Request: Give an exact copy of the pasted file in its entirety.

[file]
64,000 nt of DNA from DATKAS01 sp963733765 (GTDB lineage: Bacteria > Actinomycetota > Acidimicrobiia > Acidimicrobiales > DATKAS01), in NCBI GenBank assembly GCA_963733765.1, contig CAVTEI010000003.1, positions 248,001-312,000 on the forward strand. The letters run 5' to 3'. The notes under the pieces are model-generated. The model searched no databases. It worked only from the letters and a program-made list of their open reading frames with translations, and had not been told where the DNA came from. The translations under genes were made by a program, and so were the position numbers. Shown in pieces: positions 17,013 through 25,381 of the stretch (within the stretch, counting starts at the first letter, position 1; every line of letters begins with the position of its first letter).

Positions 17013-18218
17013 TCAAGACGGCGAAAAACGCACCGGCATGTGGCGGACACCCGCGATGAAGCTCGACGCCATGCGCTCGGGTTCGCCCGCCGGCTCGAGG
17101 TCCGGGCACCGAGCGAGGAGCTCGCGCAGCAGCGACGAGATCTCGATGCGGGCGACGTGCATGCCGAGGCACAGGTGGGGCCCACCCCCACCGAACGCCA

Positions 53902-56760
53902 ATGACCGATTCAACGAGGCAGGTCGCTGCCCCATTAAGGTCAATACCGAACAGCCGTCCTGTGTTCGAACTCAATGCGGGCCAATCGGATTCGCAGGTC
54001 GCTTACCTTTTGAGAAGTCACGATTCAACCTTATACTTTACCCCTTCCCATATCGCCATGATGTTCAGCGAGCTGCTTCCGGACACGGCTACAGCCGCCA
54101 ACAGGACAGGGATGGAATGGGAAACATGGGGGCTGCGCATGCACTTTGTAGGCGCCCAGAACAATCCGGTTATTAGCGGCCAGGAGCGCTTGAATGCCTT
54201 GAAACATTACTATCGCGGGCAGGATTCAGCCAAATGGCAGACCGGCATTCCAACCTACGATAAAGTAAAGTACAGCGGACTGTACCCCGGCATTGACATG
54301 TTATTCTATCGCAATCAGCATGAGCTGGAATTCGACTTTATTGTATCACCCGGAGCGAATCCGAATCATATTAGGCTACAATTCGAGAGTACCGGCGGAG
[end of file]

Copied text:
64,000 nt of DNA from DATKAS01 sp963733765 (GTDB lineage: Bacteria > Actinomycetota > Acidimicrobiia > Acidimicrobiales > DATKAS01), in NCBI GenBank assembly GCA_963733765.1, contig CAVTEI010000003.1, positions 248,001-312,000 on the forward strand. The letters run 5' to 3'. The notes under the pieces are model-generated. The model searched no databases. It worked only from the letters and a program-made list of their open reading frames with translations, and had not been told where the DNA came from. The translations under genes were made by a program, and so were the position numbers. Shown in pieces: positions 17,013 through 25,381 of the stretch (within the stretch, counting starts at the first letter, position 1; every line of letters begins with the position of its first letter).

Positions 17013-18218
17013 TCAAGACGGCGAAAAACGCACCGGCATGTGGCGGACACCCGCGATGAAGCTCGACGCCATGCGCTCGGGTTCGCCCGCCGGCTCGAGG
17101 TCCGGGCACCGAGCGAGGAGCTCGCGCAGCAGCGACGAGATCTCGATGCGGGCGACGTGCATGCCGAGGCACAGGTGGGGCCCACCCCCACCGAACGCCA

Positions 53902-56760
53902 ATGACCGATTCAACGAGGCAGGTCGCTGCCCCATTAAGGTCAATACCGAACAGCCGTCCTGTGTTCGAACTCAATGCGGGCCAATCGGATTCGCAGGTC
54001 GCTTACCTTTTGAGAAGTCACGATTCAACCTTATACTTTACCCCTTCCCATATCGCCATGATGTTCAGCGAGCTGCTTCCGGACACGGCTACAGCCGCCA
54101 ACAGGACAGGGATGGAATGGGAAACATGGGGGCTGCGCATGCACTTTGTAGGCGCCCAGAACAATCCGGTTATTAGCGGCCAGGAGCGCTTGAATGCCTT
54201 GAAACATTACTATCGCGGGCAGGATTCAGCCAAATGGCAGACCGGCATTCCAACCTACGATAAAGTAAAGTACAGCGGACTGTACCCCGGCATTGACATG
54301 TTATTCTATCGCAATCAGCATGAGCTGGAATTCGACTTTATTGTATCACCCGGAGCGAATCCGAATCATATTAGGCTACAATTCGAGAGTACCGGCGGAG